Across the aisle: Rafale verdict & the unavoidable option

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Published: December 23, 2018 3:48:41 AM

A judgment is an authority for what it decides — the ratio — and not for what may logically follow from the decision. That’s a settled principle of law.

rafale deal, cost of rafale deal, india france defence deals, rahul gandhi rafale, Supreme Court, contempt of court, perjury, CongressThe lesson is clear: the petitioners erred in invoking the jurisdiction of the Supreme Court under Article 32 of the Constitution.

A judgment is an authority for what it decides — the ratio — and not for what may logically follow from the decision. That’s a settled principle of law.

In the case of Manohar Lal Sharma vs Narendra Damodardas Modi and other cases (the Rafale deal cases) the judgment of the Supreme Court pronounced on December 14, 2018, will be remembered more for the questions that the Court did not decide than for the questions that were decided.

The Court’s approach was pretty simple and straightforward: there are severe limits to the Court’s jurisdiction while examining a case of defence procurement. Lest the point was lost on the average reader, the Court concluded the judgment with the following words: “We however make it clear that our views as above are primarily from the standpoint of the exercise of jurisdiction under Article 32 of the Constitution of India which has been invoked in the present group of cases.”

Limits of Jurisdiction

The lesson is clear: the petitioners erred in invoking the jurisdiction of the Supreme Court under Article 32 of the Constitution. Practically every conclusion declining to examine or decide the key issues in dispute followed from the conclusion regarding the jurisdictional limits of the Court. “It was also made clear that the issue of pricing or matters relating to technical suitability of the equipment would not be gone into by the Court.” (Para 12.) “We are satisfied that there is no occasion to really doubt the process, and even if minor deviations have occurred, that would not result in either setting aside the contract or requiring a detailed scrutiny by the Court.”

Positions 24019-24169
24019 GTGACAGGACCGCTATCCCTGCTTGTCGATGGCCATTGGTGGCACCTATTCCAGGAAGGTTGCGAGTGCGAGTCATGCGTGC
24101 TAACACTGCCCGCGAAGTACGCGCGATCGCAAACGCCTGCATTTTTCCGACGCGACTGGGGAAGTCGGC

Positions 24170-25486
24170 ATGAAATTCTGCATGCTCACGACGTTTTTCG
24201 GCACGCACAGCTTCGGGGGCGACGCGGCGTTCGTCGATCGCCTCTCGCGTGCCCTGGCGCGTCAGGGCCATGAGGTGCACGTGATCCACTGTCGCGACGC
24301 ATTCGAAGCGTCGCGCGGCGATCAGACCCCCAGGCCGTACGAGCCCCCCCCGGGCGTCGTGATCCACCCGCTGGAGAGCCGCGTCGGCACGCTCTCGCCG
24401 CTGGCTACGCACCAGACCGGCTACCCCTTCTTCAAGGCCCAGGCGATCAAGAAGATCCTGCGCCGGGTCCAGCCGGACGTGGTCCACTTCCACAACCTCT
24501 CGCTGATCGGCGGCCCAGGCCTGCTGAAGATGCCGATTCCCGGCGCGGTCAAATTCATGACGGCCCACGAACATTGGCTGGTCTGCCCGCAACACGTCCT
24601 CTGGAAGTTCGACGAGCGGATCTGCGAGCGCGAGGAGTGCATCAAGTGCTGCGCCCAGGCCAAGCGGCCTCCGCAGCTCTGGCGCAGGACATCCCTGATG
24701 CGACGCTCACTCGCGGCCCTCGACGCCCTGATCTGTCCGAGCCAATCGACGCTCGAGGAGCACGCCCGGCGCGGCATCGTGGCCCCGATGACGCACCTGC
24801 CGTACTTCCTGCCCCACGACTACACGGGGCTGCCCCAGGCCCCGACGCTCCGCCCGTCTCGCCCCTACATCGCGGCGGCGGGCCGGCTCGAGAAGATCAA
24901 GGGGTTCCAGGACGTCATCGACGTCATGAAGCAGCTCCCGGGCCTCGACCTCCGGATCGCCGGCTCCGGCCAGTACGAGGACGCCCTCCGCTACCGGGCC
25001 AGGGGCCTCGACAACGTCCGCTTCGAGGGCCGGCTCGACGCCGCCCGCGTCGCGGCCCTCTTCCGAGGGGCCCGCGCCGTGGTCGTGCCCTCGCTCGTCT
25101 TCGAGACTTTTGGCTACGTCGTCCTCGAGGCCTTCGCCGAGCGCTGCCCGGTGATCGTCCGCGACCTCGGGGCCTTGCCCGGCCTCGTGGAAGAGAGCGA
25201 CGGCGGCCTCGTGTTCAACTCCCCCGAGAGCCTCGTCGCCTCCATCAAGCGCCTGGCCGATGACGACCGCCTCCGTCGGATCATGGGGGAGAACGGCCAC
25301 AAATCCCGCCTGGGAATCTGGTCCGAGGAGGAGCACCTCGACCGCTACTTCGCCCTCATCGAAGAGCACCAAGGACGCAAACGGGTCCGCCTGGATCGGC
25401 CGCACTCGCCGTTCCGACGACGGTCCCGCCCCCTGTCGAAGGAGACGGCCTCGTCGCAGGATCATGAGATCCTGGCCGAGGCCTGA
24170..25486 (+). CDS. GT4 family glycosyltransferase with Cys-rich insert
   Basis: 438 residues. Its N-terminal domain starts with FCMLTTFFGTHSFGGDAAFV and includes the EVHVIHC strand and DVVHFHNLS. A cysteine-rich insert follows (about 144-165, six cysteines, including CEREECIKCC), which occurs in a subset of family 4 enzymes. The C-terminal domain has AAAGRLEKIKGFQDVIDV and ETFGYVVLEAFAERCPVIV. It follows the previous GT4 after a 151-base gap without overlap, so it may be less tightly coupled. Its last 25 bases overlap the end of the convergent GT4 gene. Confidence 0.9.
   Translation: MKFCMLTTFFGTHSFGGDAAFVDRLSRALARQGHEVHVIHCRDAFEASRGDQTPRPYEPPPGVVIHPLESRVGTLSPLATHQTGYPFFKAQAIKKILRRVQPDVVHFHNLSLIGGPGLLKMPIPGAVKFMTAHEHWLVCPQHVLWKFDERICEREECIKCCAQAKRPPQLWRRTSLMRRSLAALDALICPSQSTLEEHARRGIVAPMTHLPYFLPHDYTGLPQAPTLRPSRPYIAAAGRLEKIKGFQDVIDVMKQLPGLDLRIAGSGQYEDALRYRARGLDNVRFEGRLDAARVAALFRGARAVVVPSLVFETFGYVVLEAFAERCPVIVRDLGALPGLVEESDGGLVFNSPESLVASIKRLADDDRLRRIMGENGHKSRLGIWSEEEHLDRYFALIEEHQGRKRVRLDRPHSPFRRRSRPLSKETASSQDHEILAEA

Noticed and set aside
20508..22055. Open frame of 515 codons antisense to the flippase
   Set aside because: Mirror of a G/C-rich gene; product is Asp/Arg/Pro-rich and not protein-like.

(Para 22.) “We cannot sit in judgement over the wisdom of deciding to go in for purchase of 36 aircraft in place of 126.” (Para 22.) “It is certainly not the job of this Court to carry out a comparison of the pricing details in matters like the present.” (Para 26.) “…it is neither appropriate nor within the experience of this Court to step into this arena of what is technically feasible or not.” (Para 33.) Precisely for the reasons given by the Supreme Court, the Court ought to have, at the threshold, declined to entertain the petitions.

Dubious Claims/ Statements